A couple years ago, I took a college course at a community college that would transfer to my University. After a week, I simply stopped attending, and didn't return the book I had rented from them.

At the end of the semester, if I remember correctly, I received notice that I had an outstanding balance at the community college, due to not officially dropping the course and getting a refund, as well as not returning the book. They said if I did not pay, I would not be able to request a transcript from their school (which did not matter to me, as I had already graduated from my university at that point).

Fast forward to this week, I receive a letter from a debt collection agency, saying my outstanding debt from this college has been referred to "Key 2 Recovery", as a just and binding debt. They say I may dispute within 30 days if I do not feel like the debt is valid, otherwise the debt collection agency will assume it's a valid debt.

Another thing to add, is that they never stated what the debt was for; the letter simply states the amount. So I don't even know if its for the class, for the book, or both. On top of that, the amount that they claim I owe is much more than the class and textbook, so I'm not sure if they have added 'late fees' or interest to the amount. The letter does state that, within 30 days, I can 'dispute the validity' of the debt, in which case they will 'obtain verification of the debt or obtain a copy of a judgement' and mail it to me.

My question, is the debt indeed valid?

  • How long, exactly, is "a couple of years ago"? Where is this? Statutes of limitation vary wildly from state to state. What sort of agreement did you have regarding the course and the book? – Acccumulation Sep 15 '17 at 1:21
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    Why would you think the debt isn't valid? – Loren Pechtel Sep 15 '17 at 2:05
  • @Acccumulation Kansas, it was two years ago. As far as I knew, the agreement was that if I did not pay within the first 4 or 8 weeks, something like that, then I would be dropped from the class. – user62743 Sep 15 '17 at 2:39
  • @LorenPechtel Unless it was in the fine print when I signed up for the class, I wasn't aware that I would need to pay. As far as I knew, if I didn't pay after a certain point, I would be dropped, and unable to request a transcript from this college. – user62743 Sep 15 '17 at 2:41
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    You owe them money. The fact that they say that if you don't pay they will withhold your transcripts doesn't change that. Pay it. – Pete Becker Sep 15 '17 at 11:57

I would dispute the validity of the debt so that they will send you verification, which hopefully will account for the original debt and any fees/interest on top.

All colleges are different, but when I went to school, if I dropped a class more than 2 weeks after it started, I still had to pay the full tuition amount, so you might be on the hook for all of the tuition, plus the books you borrowed, etc. Just because you stopped going to class doesn't mean that you don't have to pay for the spot you took.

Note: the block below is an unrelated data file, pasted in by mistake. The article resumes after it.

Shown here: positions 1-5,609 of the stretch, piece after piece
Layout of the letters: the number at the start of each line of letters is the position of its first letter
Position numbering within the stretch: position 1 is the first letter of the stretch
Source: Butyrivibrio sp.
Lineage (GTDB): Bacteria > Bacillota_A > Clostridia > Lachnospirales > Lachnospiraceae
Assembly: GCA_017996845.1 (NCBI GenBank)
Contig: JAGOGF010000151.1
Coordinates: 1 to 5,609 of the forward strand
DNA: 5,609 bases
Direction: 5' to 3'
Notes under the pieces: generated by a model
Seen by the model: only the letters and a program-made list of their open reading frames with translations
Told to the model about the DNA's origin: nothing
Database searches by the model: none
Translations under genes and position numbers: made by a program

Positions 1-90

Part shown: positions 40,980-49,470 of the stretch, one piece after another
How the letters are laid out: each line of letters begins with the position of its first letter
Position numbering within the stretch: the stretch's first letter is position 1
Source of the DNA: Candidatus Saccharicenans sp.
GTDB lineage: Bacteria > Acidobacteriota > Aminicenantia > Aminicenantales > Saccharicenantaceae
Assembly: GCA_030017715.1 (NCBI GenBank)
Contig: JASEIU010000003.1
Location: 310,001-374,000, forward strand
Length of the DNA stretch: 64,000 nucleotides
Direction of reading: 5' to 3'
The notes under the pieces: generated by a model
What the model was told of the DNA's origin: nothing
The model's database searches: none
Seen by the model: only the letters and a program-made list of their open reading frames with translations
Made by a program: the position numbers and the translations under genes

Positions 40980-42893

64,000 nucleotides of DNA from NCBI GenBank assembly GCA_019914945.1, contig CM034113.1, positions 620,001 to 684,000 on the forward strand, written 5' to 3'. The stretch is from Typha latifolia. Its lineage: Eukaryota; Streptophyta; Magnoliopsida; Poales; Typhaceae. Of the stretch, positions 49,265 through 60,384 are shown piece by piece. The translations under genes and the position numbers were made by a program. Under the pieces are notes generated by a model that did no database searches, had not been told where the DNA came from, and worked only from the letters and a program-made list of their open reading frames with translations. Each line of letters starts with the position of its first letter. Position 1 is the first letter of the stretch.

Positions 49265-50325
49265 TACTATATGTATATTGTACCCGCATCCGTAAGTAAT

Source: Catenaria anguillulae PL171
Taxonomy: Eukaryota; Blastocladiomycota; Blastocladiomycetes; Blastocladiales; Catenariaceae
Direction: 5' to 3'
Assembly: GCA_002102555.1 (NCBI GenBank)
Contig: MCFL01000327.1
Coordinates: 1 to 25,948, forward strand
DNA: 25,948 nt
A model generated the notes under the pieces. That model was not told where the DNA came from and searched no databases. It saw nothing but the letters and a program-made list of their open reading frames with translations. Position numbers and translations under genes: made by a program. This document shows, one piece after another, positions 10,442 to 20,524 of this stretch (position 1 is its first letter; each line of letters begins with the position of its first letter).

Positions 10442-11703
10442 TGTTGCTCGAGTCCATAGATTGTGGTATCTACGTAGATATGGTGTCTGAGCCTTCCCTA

If you have the money to clear the debt, I would start with something like 50% of the original amount (less the interest and fees) and start negotiating. The collection agency likely bought the debt for pennies on the dollar, so as long as they make a decent return they will settle for less.

But, debt collectors are brutal negotiators. They will threaten lawsuits, wage garnishment, etc., most of which is smoke and mirrors. They make money by scaring people into paying ridiculous amounts of fees and interest on old debts. If you have the stamina to deal with them, you can hopefully get this resolved quickly.

When you DO settle, get the settlement in writing stating that you are settling the account in full. Pay everything by check (personal or cashier's) so that you have a trail of the payment. Do NOT give them a credit/debit card number or your account/routing numbers. They can use that to extract the FULL amount, forcing you to sue them and prove that you had a settlement agreement.

  • Keep in mind, though, that acknowledging the debt can reset the statute of limitations. So be careful of your wording in the negotiations. – Acccumulation Sep 15 '17 at 14:10
  • @Acccumulation That's why I said to dispute it first - but you are right, there are many nuances to debt negotiation - too many for this Q&A format. – D Stanley Sep 15 '17 at 14:20
  • Thanks for the response. Considering the debt is only around $600, would it even be worth it to dispute in your opinion? Or just pay in full and leave it in the past? – user62743 Sep 15 '17 at 17:26
  • @sme Well, that's up to you. If you have $600 and want to be done with this, then sure. Or you can dispute and try to settle for a lower amount. – D Stanley Sep 15 '17 at 18:04

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